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… across the spectrum virtually all agree that wealth is created primarily at the top and so entrenched is this assumption that it’s even embedded in our language. When economists talk about “productivity”, what they really mean is the size of your paycheck. And when we use terms like “welfare state”, “redistribution” and “solidarity”, we’re implicitly subscribing to the view that there are two strata: the makers and the takers, the producers and the couch potatoes, the hardworking citizens – and everybody else.

Bankers, pharmaceutical giants, Google, Facebook … a new breed of  rentiers are at the very top of the pyramid and they’re sucking the rest of us dry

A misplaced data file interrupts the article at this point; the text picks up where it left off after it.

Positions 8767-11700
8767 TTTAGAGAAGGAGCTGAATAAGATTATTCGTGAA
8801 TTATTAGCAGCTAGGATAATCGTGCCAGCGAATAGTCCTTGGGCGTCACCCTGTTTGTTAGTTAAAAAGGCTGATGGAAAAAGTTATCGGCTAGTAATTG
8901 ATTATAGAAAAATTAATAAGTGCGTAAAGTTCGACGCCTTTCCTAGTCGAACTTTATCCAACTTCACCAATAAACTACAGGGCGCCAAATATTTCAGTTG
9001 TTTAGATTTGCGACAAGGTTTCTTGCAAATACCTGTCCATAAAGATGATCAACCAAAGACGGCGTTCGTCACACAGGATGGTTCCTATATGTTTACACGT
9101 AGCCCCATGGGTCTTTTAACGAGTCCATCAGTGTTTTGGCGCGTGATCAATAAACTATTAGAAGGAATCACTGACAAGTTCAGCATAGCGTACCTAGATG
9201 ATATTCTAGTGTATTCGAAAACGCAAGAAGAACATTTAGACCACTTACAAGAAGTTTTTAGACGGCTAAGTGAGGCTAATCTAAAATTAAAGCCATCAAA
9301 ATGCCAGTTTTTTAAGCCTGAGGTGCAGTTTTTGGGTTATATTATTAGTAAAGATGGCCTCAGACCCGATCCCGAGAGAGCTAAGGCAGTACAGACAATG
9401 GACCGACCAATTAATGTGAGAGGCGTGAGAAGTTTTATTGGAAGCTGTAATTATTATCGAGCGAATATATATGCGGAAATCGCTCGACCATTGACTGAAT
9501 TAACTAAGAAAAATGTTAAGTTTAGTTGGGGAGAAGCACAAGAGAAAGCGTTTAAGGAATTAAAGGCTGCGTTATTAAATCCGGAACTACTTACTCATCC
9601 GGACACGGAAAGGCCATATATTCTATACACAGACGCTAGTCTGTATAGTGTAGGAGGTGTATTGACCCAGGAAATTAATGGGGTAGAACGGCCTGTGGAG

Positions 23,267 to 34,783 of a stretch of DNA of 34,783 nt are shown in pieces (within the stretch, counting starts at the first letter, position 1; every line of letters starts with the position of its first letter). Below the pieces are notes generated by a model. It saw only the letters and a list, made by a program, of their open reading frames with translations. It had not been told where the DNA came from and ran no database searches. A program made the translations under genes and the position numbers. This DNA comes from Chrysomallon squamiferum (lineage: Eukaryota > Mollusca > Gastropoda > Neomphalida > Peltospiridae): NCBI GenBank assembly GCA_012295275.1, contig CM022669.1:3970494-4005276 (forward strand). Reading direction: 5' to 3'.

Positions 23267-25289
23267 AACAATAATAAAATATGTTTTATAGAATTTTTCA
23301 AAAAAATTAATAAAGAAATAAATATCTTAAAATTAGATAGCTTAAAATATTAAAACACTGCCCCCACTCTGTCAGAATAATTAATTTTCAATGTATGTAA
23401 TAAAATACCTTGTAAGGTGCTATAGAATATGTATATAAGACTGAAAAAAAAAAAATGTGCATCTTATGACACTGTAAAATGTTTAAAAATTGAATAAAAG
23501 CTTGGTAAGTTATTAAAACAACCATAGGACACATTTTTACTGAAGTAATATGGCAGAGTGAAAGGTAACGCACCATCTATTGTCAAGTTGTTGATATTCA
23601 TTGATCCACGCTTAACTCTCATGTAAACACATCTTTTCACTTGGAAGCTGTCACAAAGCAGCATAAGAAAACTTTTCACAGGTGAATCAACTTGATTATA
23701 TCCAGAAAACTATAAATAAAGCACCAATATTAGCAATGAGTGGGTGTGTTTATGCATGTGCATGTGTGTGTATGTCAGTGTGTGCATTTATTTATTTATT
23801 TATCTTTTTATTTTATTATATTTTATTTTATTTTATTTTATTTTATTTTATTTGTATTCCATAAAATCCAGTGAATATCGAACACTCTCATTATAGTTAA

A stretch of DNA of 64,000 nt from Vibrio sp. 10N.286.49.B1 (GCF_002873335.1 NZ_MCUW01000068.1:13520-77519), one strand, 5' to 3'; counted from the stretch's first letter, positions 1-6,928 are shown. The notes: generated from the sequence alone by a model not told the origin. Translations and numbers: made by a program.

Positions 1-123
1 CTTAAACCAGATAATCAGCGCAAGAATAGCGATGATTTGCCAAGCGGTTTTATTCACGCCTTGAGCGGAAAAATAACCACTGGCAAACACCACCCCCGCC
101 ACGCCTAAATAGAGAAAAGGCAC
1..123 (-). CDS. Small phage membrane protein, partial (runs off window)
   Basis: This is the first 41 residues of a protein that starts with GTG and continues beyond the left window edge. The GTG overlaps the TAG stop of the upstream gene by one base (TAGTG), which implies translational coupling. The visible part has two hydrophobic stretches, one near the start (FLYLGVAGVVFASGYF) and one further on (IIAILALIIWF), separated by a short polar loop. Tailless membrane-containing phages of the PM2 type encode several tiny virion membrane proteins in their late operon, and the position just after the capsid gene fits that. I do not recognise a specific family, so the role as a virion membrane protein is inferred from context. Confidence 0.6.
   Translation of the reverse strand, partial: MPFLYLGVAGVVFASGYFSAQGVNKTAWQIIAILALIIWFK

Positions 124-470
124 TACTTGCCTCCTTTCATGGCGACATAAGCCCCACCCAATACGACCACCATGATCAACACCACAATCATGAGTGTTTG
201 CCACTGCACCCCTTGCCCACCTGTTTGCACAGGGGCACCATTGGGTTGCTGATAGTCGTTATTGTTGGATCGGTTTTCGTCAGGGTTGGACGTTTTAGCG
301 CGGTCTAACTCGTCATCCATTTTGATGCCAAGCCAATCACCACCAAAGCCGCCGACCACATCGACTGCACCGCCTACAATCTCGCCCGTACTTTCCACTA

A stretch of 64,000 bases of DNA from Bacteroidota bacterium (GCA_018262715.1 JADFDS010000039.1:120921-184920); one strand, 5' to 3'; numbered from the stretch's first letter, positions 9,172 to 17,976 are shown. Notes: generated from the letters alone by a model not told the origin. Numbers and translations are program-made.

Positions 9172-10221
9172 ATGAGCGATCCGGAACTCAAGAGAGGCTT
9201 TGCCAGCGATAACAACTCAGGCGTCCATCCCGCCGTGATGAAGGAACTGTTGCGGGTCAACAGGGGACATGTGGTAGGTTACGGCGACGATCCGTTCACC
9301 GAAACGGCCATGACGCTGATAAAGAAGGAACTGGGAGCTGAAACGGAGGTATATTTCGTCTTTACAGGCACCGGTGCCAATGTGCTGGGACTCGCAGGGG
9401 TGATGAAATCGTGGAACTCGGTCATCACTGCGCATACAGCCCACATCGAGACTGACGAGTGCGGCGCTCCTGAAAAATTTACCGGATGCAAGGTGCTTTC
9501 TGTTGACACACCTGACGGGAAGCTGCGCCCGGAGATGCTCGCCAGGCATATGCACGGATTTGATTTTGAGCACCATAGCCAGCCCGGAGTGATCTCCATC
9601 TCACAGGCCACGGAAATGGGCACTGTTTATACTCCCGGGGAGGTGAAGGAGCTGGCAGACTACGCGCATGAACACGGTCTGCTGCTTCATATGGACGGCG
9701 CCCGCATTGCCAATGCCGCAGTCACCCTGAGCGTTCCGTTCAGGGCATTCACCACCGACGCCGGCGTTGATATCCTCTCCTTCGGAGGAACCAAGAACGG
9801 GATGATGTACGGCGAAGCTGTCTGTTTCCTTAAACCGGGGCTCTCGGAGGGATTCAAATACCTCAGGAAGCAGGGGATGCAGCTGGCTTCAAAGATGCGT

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In reality, it is precisely the other way around. In reality, it is the waste collectors, the nurses, and the cleaners whose shoulders are supporting the apex of the pyramid. They are the true mechanism of social solidarity. Meanwhile, a growing share of those we hail as “successful” and “innovative” are earning their wealth at the expense of others. The people getting the biggest handouts are not down around the bottom, but at the very top. Yet their perilous dependence on others goes unseen. Almost no one talks about it. Even for politicians on the left, it’s a non-issue.